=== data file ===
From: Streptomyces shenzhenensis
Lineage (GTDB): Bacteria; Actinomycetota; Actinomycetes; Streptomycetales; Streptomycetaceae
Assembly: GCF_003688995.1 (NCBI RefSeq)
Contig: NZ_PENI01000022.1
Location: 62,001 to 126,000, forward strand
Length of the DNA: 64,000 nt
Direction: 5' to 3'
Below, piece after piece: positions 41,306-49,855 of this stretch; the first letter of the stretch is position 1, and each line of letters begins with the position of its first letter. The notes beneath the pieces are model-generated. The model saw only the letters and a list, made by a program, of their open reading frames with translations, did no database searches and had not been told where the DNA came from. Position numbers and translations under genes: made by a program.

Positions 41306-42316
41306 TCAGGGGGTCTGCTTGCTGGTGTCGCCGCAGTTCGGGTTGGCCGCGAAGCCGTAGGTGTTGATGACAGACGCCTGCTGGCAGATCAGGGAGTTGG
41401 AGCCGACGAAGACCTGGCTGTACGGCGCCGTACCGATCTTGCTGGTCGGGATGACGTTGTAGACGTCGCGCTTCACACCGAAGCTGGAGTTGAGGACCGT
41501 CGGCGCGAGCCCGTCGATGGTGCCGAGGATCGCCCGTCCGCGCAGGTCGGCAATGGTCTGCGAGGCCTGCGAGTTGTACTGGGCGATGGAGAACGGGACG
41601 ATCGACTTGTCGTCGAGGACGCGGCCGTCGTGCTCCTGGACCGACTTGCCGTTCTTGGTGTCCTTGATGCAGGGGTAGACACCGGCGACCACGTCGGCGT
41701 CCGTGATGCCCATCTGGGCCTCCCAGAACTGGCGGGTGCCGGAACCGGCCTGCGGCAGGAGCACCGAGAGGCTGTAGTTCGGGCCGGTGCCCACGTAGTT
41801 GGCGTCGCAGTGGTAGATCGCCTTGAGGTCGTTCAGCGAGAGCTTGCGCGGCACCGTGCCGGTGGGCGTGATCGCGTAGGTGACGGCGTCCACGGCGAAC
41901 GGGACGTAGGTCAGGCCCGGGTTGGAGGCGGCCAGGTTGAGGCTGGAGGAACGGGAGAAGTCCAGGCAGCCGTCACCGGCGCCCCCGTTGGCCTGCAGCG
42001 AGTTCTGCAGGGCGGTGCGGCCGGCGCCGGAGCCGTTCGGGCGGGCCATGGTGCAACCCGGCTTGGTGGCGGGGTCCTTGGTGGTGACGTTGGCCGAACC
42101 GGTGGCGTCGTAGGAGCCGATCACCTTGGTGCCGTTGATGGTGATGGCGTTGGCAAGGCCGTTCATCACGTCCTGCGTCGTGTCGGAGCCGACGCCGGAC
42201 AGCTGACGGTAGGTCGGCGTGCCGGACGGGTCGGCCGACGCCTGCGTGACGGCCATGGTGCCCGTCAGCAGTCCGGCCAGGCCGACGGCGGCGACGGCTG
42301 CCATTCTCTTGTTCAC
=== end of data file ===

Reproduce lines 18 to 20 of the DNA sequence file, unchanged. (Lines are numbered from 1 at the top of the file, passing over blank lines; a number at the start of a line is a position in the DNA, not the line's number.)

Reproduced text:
42101 GGTGGCGTCGTAGGAGCCGATCACCTTGGTGCCGTTGATGGTGATGGCGTTGGCAAGGCCGTTCATCACGTCCTGCGTCGTGTCGGAGCCGACGCCGGAC
42201 AGCTGACGGTAGGTCGGCGTGCCGGACGGGTCGGCCGACGCCTGCGTGACGGCCATGGTGCCCGTCAGCAGTCCGGCCAGGCCGACGGCGGCGACGGCTG
42301 CCATTCTCTTGTTCAC